Retaining Effective Teachers Policy
The state should articulate that ineffective classroom performance is grounds for dismissal and ensure that the process for terminating ineffective teachers is expedient and fair to all parties. This goal remains unchanged in 2021.
Link to Ineffectiveness: Indiana does not ensure that teacher ineffectiveness is grounds for dismissal. The state defines incompetence for all teachers as "receiving an ineffective designation on two consecutive performance evaluations or an ineffective designation or improvement necessary rating for three of any five years." However, Indiana no longer requires student growth to factor into a teacher's evaluation rating. Therefore, the state cannot ensure that effectiveness in the classroom is considered when it comes to dismissal.
Due Process Distinction: Indiana's policy does not distinguish the due process rights of teachers dismissed for ineffective performance from those facing other charges commonly associated with license revocation, such as a felony and/or morality violations. The process is the same regardless of the grounds for cancellation, which include: immorality, insubordination, incompetence, neglect of duty, a conviction of an offense, and/or other good or just cause.
Appeals Process: After receiving a written notice of dismissal, a teacher in Indiana may—within five days—request a private conference with the superintendent, which must occur within 10 days of the request. The superintendent makes a recommendation to the governing body of the school corporation following the conference. An additional meeting—requested within five days of the initial meeting—with the governing body is also permitted. The governing body's decision is final and must be made within 30 days of the request.
Indiana Code 20-28-6-7.5; 20-28-7.5
Specify that classroom ineffectiveness is grounds for dismissal.
Indiana should explicitly make teacher ineffectiveness grounds for dismissal. Doing so will help ensure that districts do not feel they lack the legal basis for terminating consistently poor performers.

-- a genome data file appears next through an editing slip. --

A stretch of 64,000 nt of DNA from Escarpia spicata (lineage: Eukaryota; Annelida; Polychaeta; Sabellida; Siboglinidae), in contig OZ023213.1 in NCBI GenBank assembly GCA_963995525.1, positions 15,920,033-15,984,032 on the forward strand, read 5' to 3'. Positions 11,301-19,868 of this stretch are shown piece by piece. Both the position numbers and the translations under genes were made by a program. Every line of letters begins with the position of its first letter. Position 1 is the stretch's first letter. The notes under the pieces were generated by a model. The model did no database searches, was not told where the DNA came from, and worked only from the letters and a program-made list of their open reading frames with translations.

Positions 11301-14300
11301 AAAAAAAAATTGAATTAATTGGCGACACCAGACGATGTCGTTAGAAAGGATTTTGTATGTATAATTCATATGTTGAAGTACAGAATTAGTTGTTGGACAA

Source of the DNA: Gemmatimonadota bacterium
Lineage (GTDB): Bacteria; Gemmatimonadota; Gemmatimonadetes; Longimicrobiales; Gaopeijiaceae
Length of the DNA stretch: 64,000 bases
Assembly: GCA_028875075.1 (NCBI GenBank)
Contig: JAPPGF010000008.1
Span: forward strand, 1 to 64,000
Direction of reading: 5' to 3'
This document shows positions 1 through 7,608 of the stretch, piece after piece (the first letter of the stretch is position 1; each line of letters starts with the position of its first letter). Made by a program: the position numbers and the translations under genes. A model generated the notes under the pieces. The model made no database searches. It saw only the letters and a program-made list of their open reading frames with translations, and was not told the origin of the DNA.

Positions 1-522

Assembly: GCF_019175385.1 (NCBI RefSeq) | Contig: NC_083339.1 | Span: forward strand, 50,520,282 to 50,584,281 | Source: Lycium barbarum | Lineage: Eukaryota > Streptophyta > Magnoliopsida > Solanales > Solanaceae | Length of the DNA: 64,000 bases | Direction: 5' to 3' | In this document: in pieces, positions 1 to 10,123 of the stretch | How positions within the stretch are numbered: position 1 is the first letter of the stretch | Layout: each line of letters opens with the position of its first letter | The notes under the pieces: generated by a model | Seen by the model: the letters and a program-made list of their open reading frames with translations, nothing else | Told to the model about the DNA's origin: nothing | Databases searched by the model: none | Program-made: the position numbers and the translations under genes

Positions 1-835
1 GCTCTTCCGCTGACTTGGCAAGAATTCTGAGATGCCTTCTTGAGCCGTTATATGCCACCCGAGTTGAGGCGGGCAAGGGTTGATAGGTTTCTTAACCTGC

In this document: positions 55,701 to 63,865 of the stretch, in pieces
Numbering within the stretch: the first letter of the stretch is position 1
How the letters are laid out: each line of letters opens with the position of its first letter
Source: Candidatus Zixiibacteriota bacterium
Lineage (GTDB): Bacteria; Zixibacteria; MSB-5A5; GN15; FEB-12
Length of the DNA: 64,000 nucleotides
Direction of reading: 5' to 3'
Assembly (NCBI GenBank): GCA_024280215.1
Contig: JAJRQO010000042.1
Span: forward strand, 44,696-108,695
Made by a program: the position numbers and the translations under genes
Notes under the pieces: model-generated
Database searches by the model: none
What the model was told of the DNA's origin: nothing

Distinguish between the process and accompanying due process rights for dismissal for classroom ineffectiveness and dismissal for morality violations, felonies or dereliction of duty.
Although nonprobationary teachers should have due process for any termination, it is important to differentiate between loss of employment and issues with far-reaching consequences that could permanently affect a teacher's right to practice. Indiana should ensure that appeals related to classroom effectiveness are decided only by those with educational expertise.
Indiana recognized the factual accuracy of this analysis; however, this analysis was updated subsequent to the state's review.
States need to be explicit that teacher ineffectiveness is grounds for dismissal.
Most states have laws on their books that address teacher dismissal; however, until recently these laws were much more likely to consider criminal and moral violations than performance. While many states have amended their dismissal policy to be more explicit about classroom ineffectiveness, some still retain euphemistic terms such as "incompetency," "inefficiency," or "incapacity." These terms are ambiguous at best and may be interpreted as concerning dereliction of duty rather than ineffectiveness. Without laws that clearly state that teacher ineffectiveness is grounds for dismissal, districts may feel they lack the legal basis for terminating consistently poor performers.
Due process must be efficient and expedited. Non-probationary teachers who are dismissed for any grounds, including ineffectiveness, are entitled to due process. However, due process rights that allow for multiple levels of appeal are not fair to teachers, districts and especially students. All parties have a right to have disputes settled quickly. Cases that drag on for years drain resources from school districts and create a disincentive for districts to attempt to terminate teachers for poor performance. Teachers are not well served by such processes either, as they are entitled to final resolution quickly.
Decisions about teachers should be made by those with educational expertise.
Multiple levels of appeal almost invariably involve courts or arbitrators who lack educational expertise. It is not in students' best interest to have the evidence of teachers' effectiveness evaluated by those who are not educators. A teacher's opportunity to appeal should occur at the district level and involve only those with educational expertise. This can be done in a manner that is fair to all parties by including retired teachers or other knowledgeable individuals who are not current district employees.